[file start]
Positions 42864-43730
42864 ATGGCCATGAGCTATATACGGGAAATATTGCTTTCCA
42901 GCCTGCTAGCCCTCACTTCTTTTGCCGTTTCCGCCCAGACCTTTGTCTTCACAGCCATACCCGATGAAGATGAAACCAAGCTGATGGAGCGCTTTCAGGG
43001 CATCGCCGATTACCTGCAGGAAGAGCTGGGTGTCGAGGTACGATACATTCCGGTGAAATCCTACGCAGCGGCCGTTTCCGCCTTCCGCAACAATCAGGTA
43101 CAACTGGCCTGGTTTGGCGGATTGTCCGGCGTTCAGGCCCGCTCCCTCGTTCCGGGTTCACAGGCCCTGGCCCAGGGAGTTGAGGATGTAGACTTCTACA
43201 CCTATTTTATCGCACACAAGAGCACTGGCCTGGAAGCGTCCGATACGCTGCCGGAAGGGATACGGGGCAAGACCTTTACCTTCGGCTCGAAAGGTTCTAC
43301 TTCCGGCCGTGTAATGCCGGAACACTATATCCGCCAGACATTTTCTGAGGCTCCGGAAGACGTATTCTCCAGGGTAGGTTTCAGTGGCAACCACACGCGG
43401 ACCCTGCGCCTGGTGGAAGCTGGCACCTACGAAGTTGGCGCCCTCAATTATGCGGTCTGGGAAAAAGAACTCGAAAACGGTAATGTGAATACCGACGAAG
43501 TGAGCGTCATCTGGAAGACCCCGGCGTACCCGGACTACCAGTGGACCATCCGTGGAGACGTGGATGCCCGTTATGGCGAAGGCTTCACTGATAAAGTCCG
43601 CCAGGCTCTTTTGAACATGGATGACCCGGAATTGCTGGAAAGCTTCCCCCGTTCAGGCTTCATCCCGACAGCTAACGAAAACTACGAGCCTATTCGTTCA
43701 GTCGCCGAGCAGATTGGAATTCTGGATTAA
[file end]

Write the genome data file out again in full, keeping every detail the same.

Positions 42864-43730
42864 ATGGCCATGAGCTATATACGGGAAATATTGCTTTCCA
42901 GCCTGCTAGCCCTCACTTCTTTTGCCGTTTCCGCCCAGACCTTTGTCTTCACAGCCATACCCGATGAAGATGAAACCAAGCTGATGGAGCGCTTTCAGGG
43001 CATCGCCGATTACCTGCAGGAAGAGCTGGGTGTCGAGGTACGATACATTCCGGTGAAATCCTACGCAGCGGCCGTTTCCGCCTTCCGCAACAATCAGGTA
43101 CAACTGGCCTGGTTTGGCGGATTGTCCGGCGTTCAGGCCCGCTCCCTCGTTCCGGGTTCACAGGCCCTGGCCCAGGGAGTTGAGGATGTAGACTTCTACA
43201 CCTATTTTATCGCACACAAGAGCACTGGCCTGGAAGCGTCCGATACGCTGCCGGAAGGGATACGGGGCAAGACCTTTACCTTCGGCTCGAAAGGTTCTAC
43301 TTCCGGCCGTGTAATGCCGGAACACTATATCCGCCAGACATTTTCTGAGGCTCCGGAAGACGTATTCTCCAGGGTAGGTTTCAGTGGCAACCACACGCGG
43401 ACCCTGCGCCTGGTGGAAGCTGGCACCTACGAAGTTGGCGCCCTCAATTATGCGGTCTGGGAAAAAGAACTCGAAAACGGTAATGTGAATACCGACGAAG
43501 TGAGCGTCATCTGGAAGACCCCGGCGTACCCGGACTACCAGTGGACCATCCGTGGAGACGTGGATGCCCGTTATGGCGAAGGCTTCACTGATAAAGTCCG
43601 CCAGGCTCTTTTGAACATGGATGACCCGGAATTGCTGGAAAGCTTCCCCCGTTCAGGCTTCATCCCGACAGCTAACGAAAACTACGAGCCTATTCGTTCA
43701 GTCGCCGAGCAGATTGGAATTCTGGATTAA